In her strong, debut poetry collection, Tracing the Horse, Diana Marie Delgado comes to terms with cultural forces that limit her, especially those of machismo—as in “Songs of Escape” where “Men are the only islands / I’ve ever lived on. / I’ll never get away.” Delgado, though, doesn’t back down. Starting in the first poem “Little Swan,” the speaker-poet has this urge “to understand the drive // to hurt something young, / wild with sky.” There’s this insatiable curiosity about violence and violation, which is inherent in this masculine world.
There’s lovely varied pacing in this book, which is its one of its strengths. Almost half the poems are compact yet spacious with one or two-line stanzas, and they usually spark in the fireworks of emotional and linguistic resonance, such as in “They Chopped Down the Tree I Used to Lie Under and Count Stars With”:
Inside the Impala’s trunk: clubs and maces.
I’m kissing a boy in his car, below a streetlamp vibrating with moths.
I pretend to lie in sand, be part ocean, dust from a candy cigarette.
Spanish feels like eating roses sprinkled with lime;
English, peeling potatoes, barefoot.
The pacing and associations drive these end-stopped monostich lines, and they counteract the fragmentary feel of a list. In this poem, and others in this collection, the sharp, piercing form seems to cue a male energy (mostly associated with violence) in Delgado’s perception of her world.
In sharp contrast, about a third of this collection are prose poems that are usually shorter, bare, and more prosaic, as in “Amiga”:
We were in front of Kmart when I called your boyfriend an asshole for beating you up and you told me if I said anything bad about him again, you’d never speak to me.
Only one pause in this long-sentence poem, the part that threatens to chop off their friendship. The intensity—the violence that a language enacts or passion it evokes—seems absent or more contained. Rather, the language here seems more stretched, syntactically complex, and emotionally nuanced. This form seems to cue more of the female energy in Delgado’s perception and enactment of her world.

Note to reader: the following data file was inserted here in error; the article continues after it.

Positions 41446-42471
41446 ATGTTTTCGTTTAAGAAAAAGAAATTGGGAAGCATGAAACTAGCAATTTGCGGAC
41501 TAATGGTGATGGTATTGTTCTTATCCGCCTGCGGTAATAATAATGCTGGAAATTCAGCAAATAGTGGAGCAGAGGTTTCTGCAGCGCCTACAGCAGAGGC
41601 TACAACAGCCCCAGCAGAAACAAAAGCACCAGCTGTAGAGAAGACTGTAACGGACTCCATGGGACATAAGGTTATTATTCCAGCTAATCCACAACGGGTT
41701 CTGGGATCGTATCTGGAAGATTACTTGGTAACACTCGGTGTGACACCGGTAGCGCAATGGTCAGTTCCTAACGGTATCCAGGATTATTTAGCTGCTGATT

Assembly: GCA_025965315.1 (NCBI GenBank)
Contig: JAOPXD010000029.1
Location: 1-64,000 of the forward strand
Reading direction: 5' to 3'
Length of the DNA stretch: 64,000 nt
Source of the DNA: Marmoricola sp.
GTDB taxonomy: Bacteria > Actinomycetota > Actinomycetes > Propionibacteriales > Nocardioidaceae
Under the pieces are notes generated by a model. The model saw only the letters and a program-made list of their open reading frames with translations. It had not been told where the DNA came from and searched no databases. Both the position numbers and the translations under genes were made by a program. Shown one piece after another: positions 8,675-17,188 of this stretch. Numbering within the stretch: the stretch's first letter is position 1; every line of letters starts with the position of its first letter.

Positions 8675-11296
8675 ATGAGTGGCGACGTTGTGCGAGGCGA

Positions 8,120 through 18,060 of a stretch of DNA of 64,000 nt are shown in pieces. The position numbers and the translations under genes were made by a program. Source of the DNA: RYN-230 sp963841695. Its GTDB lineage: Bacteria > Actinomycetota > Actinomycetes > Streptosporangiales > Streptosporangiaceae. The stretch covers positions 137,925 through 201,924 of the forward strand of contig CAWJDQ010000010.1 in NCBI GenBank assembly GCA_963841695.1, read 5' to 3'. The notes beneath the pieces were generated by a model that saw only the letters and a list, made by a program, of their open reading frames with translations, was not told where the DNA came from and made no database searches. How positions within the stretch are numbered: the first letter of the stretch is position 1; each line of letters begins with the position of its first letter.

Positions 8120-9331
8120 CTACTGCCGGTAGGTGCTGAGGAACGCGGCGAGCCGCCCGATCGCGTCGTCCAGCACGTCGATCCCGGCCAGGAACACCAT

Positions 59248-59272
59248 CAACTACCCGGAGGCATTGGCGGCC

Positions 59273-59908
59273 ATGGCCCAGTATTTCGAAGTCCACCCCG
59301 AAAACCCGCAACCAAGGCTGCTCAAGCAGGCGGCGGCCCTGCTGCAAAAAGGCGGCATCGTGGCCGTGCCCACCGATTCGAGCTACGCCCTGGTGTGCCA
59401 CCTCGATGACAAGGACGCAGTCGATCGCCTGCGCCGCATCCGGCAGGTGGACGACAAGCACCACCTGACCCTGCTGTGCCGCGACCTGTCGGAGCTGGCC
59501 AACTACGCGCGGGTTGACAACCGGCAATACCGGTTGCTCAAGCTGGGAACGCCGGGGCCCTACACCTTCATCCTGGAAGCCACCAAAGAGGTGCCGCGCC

Throughout the book, there are glimpses of violence, poverty, and addiction. Despite living in this world, Delgado finds spaces that defy machismo’s constriction and erasure. In “Lucky You”: “All absence is large, / a stretch of spine you can / never touch.” The implication is that “you” cannot hurt her even if she does not have a rigid strength of backbone, usually associated with male energy. There’s strength here is in its stretch and hiddenness.
While men are a threat, though, Delgado has love for them, too. There’s tenderness towards her brother and father. For instance, during the Day of the Dead celebration in “Where I Drown”: “There are games to play / . . . But my favorite / part that’s taught, // is that Dad / never stops.” Delgado does not dwell on violence and violation. She juxtaposes, steps in and out of this masculine world. She has complexity and agency.
In the middle section of this collection, two powerful monostich poems with their single-line thrusts seem to open up the speaker-poet’s agency. “In the Romantic Longhand of the Night,” women have power in coarse and almost violent sexuality: “Let’s kneel on gravel, tear apart the lace // of fruit, blade the wool from lambs // who kiss hard, eat the meadow’s changing face.” The female speaker-poet gathers in and uses this male, violent energy. She concludes:
Let’s fake it the right way, draped in the right light
For the wrong person. Although we say we aren’t,
We’re seeking the tricky algorithm
Of travel, boys who wager swans first
And survive on cobwebs and capture.
At her best, Delgado is precise in language and brilliant in her associations and tensions.